Yet the current mayor’s race has taken a turn toward bitter nostalgia, with the underdog Republican candidate, Joe Lhota, loudly suggesting that the progressive favorite Bill de Blasio will go lax on crime, restoring lawlessness and disorder to the five boroughs. On Oct. 16, the Lhota campaign released a 30-second video ad rife with stock footage of police tape, graffiti-caked subways, muggers and police in riot gear. “Bill de Blasio’s recklessly dangerous agenda on crime will take us back to this,” the ad warns before the torrent of despair.
While injecting the subject of commercial real estate into a discussion of murder, rape and robbery might seem callous, the industry is paying attention to Mr. Lhota’s alarms, even if some players are skeptical of resurgent grit undoing two decades of major gains.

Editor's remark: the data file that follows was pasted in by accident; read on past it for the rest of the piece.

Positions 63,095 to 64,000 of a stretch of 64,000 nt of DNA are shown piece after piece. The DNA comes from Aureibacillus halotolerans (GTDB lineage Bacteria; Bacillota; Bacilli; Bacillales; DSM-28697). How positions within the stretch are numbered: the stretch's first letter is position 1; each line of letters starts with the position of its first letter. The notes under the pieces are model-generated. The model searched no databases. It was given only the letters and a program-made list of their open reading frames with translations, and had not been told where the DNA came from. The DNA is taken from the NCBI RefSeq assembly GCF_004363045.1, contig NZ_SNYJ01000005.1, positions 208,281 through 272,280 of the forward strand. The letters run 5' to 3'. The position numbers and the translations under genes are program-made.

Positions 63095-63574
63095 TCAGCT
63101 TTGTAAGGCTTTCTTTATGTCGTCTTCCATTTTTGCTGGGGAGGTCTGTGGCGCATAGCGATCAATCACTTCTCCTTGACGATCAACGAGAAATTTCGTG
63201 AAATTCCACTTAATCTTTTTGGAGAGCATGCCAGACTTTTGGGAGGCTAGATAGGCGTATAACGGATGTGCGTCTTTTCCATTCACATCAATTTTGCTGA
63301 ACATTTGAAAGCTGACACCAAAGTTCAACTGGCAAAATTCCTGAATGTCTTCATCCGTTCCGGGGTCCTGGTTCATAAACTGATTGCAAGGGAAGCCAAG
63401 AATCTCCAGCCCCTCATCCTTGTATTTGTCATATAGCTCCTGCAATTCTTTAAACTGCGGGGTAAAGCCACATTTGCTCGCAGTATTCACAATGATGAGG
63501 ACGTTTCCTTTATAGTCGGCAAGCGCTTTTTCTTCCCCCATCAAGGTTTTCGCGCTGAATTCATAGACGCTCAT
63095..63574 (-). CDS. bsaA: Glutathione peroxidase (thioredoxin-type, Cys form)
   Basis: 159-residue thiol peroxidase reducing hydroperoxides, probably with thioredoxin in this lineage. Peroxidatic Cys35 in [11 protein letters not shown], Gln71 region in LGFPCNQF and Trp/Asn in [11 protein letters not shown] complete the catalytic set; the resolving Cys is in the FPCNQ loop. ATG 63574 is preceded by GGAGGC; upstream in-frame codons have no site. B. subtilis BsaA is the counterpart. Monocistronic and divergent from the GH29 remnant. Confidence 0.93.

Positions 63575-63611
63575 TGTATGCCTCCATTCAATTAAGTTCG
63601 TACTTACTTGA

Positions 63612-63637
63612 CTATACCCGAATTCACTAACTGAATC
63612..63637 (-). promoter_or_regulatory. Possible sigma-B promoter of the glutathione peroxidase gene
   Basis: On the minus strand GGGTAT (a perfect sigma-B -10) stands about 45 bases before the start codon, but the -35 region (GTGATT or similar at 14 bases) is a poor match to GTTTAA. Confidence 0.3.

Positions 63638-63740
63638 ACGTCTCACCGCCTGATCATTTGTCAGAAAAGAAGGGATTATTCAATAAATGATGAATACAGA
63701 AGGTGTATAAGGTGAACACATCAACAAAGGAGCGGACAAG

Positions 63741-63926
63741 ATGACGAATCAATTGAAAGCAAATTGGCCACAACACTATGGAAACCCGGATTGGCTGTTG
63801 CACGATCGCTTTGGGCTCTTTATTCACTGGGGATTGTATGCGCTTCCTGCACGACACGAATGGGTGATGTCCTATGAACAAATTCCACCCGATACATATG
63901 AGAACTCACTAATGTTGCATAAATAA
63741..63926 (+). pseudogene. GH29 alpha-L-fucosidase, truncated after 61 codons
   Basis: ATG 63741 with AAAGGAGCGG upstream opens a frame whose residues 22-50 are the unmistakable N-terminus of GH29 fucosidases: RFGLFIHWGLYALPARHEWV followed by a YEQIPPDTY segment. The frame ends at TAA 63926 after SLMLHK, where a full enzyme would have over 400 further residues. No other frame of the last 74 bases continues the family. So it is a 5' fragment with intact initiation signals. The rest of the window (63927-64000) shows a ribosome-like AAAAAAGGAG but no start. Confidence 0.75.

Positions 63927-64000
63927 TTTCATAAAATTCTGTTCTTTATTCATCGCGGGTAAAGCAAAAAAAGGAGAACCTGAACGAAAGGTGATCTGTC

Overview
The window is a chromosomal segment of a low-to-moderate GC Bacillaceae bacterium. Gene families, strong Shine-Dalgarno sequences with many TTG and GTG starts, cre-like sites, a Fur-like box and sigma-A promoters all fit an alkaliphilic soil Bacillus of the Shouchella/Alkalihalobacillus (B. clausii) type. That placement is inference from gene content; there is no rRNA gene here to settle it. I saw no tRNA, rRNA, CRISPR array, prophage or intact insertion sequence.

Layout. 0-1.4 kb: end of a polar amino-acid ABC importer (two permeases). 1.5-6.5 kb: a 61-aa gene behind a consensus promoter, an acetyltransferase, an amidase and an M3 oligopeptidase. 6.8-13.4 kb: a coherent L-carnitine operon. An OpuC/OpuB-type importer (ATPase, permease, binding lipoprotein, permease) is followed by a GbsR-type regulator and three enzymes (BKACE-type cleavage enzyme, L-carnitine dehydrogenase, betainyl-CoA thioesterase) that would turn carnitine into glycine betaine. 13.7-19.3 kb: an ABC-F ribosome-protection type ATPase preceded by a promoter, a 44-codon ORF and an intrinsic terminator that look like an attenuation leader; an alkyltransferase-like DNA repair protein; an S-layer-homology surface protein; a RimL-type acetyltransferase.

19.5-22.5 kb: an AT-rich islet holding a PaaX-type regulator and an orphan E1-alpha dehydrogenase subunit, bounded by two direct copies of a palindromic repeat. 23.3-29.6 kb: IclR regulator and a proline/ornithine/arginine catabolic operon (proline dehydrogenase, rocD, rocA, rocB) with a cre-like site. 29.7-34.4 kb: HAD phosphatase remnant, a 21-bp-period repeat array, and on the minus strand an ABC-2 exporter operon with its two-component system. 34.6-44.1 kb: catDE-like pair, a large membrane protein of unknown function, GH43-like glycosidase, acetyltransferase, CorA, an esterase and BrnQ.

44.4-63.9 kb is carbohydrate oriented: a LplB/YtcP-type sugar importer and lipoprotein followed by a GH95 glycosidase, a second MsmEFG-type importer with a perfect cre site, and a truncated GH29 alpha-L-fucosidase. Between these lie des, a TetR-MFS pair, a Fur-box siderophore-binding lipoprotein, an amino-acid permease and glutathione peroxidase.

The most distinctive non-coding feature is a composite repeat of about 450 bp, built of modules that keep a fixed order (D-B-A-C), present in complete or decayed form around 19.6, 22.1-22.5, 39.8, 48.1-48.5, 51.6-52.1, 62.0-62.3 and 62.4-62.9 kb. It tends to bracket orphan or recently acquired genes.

“Times Square is here to stay,” said Faith Hope Consolo, of the retail group at Douglas Elliman. The famously outspoken Ms. Consolo featured prominently in Dinkens-era media reports of a nascent Times Square renaissance. But the woman who worked on high-profile Times Square comeback leases such as the Toys “R” Us deal on Broadway recalled some crafty maneuvering to convince retail tenants of the still-seedy area’s long-term viability.
“Someone on my team was showing space on 42nd Street,” she said. “We were telling everybody: ‘This is coming; that is coming.’ But retailers don’t buy futures. There were a lot of vagrants. And forget about the hookers. So I gave one broker a roll of $100 in singles. He’d ask [the vagrants] to move, and, if they did, he’d give them a buck for coffee. By the fourth week of doing this, we’d moved people four blocks away from the site.”